IT’S THE WISCONSIN IDEA GONE GLOBAL. That’s one way to describe Colonel Darrel Feucht’s pending mission in Afghanistan. The Fall River resident, a loan services facilities manager in civilian life, is leading a newly formed 58-member National Guard team that includes agronomists, hydrologists, forest scientists and a veterinarian. The goal of their 11-month tour? To help restore Afghanistan’s farmland an provide a viable alternative to growing poppies for the drug trade.
Wisconsin’s first Agribusiness Development Team (ADT) will get some help from CALS before their tour starts in late 2011. The group is taking a short course Feucht calls “101 Extreme,” a 40-hour crash course in farming practices they’ll need in Afghanistan. And CALS International Studies will serve as a “reachback” resource for Feucht’s team to call upon for assistance while in country.
Feucht’s group, headed for the volatile eastern province of Kunar, will build upon an effort that since 2007 has involved dozens of National Guard ADT teams from other states (they have been going over in waves over the past three years). Their work has included everything from training farmers in the use of trellises in grape production to building root cellars, slaughterhouses and wind turbines.
What kind of agricultural efforts will you build upon?
One thing that’s really gained momentum are demonstration farms. ADT teams demonstrate growing particular crops at different stages of the growth cycle and invite farmers in to show how you can do things from start to finish. It’s more efficient to teach a group of people the same thing at one time. It also means less time for soldiers to be traveling on the road. It’s more secure for our people.
What kinds of crops will you be working on?
Winter wheat is becoming a popular crop. Pomegranate is a huge crop in that region. One of the construction projects is a pomegranate juice production facility. Beekeeping is popular, too, and is part of the demonstration farm as well.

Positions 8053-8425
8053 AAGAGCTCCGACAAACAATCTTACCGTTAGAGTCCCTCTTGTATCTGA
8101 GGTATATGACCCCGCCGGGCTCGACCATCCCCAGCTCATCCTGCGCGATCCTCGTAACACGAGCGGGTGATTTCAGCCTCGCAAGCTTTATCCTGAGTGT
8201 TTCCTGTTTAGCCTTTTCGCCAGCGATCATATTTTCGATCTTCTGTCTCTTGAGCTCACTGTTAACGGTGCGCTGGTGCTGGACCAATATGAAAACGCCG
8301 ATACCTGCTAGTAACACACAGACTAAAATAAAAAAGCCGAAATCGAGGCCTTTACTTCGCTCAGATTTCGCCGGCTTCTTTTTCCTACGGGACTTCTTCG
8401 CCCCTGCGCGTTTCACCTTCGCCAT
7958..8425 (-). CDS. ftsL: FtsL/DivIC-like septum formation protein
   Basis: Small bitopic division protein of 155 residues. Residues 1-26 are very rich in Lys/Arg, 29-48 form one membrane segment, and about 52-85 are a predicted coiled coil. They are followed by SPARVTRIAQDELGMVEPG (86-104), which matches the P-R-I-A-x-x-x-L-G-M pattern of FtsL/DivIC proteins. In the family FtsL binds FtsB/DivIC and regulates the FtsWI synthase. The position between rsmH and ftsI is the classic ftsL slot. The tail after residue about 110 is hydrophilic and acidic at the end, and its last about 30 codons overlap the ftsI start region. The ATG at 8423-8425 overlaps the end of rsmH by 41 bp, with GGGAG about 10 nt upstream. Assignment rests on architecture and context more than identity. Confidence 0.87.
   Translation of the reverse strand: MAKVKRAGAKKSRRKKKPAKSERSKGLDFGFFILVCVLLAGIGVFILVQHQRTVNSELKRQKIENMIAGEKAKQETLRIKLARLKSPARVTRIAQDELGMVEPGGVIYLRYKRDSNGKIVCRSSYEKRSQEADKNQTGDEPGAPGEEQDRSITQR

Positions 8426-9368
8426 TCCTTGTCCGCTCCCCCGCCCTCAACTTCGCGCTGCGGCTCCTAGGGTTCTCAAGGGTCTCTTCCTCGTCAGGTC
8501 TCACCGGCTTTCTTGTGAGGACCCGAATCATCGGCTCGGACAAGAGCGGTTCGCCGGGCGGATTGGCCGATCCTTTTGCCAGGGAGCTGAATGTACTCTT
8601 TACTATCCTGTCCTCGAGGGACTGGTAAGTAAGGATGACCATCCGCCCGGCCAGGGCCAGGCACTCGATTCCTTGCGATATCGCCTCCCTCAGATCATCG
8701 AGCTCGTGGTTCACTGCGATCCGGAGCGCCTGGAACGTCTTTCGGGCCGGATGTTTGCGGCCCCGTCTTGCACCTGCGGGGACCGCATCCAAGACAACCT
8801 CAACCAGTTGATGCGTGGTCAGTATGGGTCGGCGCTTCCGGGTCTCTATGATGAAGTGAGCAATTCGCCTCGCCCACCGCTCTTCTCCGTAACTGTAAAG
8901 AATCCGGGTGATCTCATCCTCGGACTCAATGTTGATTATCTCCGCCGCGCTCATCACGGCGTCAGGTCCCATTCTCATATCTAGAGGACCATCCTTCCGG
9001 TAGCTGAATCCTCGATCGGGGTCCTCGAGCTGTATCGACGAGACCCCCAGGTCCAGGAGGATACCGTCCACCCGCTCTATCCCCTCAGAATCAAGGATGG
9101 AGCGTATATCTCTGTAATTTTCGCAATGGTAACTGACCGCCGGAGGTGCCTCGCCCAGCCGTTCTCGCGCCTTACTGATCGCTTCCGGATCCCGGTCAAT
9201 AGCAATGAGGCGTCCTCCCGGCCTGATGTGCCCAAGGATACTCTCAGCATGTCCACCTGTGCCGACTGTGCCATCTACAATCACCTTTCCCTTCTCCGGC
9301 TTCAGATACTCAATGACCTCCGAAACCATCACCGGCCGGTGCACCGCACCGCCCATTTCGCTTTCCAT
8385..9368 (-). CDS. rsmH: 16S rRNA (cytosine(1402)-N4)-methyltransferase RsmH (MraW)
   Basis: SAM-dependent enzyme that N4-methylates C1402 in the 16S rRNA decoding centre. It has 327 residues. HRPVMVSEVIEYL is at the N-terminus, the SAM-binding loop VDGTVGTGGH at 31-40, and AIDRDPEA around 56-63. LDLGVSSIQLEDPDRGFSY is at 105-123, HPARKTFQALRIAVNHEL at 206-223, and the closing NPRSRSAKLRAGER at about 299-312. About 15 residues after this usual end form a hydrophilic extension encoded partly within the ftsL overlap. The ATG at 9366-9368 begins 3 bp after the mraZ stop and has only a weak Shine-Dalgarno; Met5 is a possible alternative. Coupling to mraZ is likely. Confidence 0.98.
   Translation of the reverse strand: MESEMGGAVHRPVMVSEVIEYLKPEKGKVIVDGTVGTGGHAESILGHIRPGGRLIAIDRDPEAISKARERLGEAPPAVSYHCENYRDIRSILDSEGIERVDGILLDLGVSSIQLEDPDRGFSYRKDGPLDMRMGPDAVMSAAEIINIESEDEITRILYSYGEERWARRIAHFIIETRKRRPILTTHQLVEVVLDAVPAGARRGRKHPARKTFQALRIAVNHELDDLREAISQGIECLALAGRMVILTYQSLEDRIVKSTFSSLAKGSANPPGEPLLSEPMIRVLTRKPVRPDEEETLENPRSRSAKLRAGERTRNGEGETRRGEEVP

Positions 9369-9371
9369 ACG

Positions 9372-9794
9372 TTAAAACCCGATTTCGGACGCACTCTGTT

Why is this kind of help needed?
Many years ago, Afghanistan was one of the major crop-producing countries in the region. They have the wherewithal to produce because of their rich soils and irrigation. The challenge is that a lot of the canal work and irrigation systems have been neglected or destroyed over the last few decades because of the wars. What looks to us like a vast wasteland has great potential when you work on these irrigation systems. That’s why we’re taking a couple of civil engineers with us.
What’s the state of farming compared to our own?
It’s been described to me many times as 1900s Wisconsin. There’s almost no machinery, you till with an ox. It’s very basic farming.
Are you excited?
I am apprehensively excited. To me, “excited” is if someone said you were going to spend a year in Hawaii. It’s still a dangerous country. There’s a risk in where we’re going. We try to mitigate and minimize that risk to keep everybody safe. I think it is a tremendous opportunity for the state of Wisconsin, the University of Wisconsin, and the College of Ag and Life Sciences.
And I’m looking forward to it. I’m glad I was picked to do this, and we will do the best we can. My No. 1 focus is that of the 58 people who go over, 58 come back and we’re all safe and healthy.